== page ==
So where is THE place to be in Indiana these days? Apparently it's Carmel, which is about a half-hour drive from the state's capital, Indianapolis. Why Carmel? Well, it's also gotten "A" rankings in the following categories: jobs, crime/safety, housing, public schools, family-friendliness and health/fitness. 

Plus, its close proximity to the state's biggest metropolitan area is a win for convenience and entertainment factors. Homes in Carmel have an average value of $306,500 and are not overpriced like those in Indianapolis. 

And check this out - Indiana's got a ton of new construction in the works, pretty much all over the state. Some areas to note that have plenty of new development underway include Michigan City and South Bend in the north part of the state, Lafayette, Kokomo and Indianapolis in central Indiana, and Evansville and New Albany in the southern part of the state. Those who have their hearts set on a brand new place should have plenty of luck on their hunt here.

Home Property Values and Costs in Indiana

It's helpful to know where to search for that new place, but it'd help even MORE to know what kind of moolah you'll be shelling out for it. Next up, we'll look at home costs and property values. Let's dive in.

To start off, the average home value in Indiana is currently about $133,700. Homes are currently listed on the market for around $179,900, and renting a house costs about $1,075/month. As far as home appreciation goes, home values increased 6.9% in 2018, and they're predicted to rise another 3.7% over the next year. The current average price per square foot is about $104.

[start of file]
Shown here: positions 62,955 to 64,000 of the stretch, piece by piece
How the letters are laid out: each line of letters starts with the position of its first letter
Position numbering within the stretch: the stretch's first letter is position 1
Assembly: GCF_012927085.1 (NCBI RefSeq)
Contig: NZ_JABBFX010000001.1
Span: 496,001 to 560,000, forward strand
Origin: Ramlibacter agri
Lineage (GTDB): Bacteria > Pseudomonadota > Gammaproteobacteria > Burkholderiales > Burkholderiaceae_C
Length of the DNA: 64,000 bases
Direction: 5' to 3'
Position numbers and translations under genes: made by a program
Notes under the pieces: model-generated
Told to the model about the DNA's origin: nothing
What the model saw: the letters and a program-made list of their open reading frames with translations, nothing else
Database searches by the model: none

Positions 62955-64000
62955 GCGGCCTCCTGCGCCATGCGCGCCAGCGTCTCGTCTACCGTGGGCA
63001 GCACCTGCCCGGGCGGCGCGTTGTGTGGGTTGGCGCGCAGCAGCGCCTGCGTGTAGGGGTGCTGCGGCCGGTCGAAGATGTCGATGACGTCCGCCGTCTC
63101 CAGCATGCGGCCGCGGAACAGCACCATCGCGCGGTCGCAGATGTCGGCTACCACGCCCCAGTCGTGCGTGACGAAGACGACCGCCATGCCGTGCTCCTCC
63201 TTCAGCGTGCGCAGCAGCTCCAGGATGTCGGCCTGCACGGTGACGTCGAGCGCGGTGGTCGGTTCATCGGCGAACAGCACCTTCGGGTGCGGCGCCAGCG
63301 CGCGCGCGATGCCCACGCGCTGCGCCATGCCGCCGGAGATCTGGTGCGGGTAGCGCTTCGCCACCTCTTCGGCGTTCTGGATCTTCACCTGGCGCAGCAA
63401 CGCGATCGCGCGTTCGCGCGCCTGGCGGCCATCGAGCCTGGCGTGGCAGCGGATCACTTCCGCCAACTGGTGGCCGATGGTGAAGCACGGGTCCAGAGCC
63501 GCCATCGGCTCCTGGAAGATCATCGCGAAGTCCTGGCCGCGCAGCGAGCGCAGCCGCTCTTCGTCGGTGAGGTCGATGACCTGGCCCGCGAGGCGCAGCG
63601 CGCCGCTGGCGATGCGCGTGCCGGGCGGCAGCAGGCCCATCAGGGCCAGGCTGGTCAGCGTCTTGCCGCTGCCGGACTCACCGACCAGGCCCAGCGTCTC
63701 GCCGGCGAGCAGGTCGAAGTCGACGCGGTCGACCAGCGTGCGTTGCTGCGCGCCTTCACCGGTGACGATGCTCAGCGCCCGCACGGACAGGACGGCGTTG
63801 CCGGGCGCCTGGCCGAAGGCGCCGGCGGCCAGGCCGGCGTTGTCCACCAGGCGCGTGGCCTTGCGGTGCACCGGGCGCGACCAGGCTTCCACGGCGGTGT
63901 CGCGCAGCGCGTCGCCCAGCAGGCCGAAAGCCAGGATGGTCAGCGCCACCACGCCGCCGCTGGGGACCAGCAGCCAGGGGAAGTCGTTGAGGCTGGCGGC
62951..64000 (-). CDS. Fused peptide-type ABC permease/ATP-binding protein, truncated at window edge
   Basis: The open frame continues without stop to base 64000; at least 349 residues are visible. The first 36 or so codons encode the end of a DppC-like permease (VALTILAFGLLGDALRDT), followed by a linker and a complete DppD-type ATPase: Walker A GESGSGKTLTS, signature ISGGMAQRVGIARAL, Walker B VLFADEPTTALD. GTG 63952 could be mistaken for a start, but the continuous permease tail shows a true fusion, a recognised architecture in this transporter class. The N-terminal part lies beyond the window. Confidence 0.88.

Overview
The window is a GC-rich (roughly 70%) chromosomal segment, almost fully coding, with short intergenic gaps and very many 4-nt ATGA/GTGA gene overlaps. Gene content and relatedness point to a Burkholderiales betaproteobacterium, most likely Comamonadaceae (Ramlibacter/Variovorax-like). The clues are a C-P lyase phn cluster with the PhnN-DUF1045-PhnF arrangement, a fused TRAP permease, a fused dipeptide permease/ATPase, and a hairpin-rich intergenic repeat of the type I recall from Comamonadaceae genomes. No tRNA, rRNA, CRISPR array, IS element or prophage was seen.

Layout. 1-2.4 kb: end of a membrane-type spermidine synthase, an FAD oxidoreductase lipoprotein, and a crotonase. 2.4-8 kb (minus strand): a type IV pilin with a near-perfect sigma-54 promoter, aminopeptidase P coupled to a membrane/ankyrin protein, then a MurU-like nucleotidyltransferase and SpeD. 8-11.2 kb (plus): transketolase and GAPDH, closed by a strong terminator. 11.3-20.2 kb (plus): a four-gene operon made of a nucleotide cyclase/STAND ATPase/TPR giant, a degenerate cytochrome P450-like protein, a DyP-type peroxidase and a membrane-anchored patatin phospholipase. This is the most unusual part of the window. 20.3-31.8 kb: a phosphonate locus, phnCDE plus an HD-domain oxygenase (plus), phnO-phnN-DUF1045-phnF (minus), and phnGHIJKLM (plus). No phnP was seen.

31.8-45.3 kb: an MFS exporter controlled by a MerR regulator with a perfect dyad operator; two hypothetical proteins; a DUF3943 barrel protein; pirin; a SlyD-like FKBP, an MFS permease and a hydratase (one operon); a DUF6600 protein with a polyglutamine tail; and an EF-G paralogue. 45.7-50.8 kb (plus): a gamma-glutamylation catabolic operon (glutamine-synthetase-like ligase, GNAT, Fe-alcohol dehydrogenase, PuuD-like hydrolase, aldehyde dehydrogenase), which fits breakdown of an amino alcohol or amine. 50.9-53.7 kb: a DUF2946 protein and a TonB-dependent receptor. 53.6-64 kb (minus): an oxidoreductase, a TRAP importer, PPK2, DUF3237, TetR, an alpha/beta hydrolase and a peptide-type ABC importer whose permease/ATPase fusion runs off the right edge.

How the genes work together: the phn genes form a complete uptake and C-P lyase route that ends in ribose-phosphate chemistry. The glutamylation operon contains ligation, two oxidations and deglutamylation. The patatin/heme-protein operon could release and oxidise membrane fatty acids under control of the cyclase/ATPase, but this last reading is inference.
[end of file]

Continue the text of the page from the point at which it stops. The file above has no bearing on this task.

While that's all well and good, our apartment/condo fans may be feeling left out. Well, places in Chesterton average about $859/month, and places in Indianapolis average about $820/month. In Muncie, you'll find places going for about $888/month. And according to bestplaces.net, you'll find one-bedroom places listed for an average of $488/month in Wabash, and for about $520/month in Connersville.

Townhouse lovers, you're up next. The average range in rent for townhouses in the state begins on the low-end at around $425/month for a one-bed/one-bath joint, and tops out on the high end at around $4,500/month for a four-bed/four-bath joint.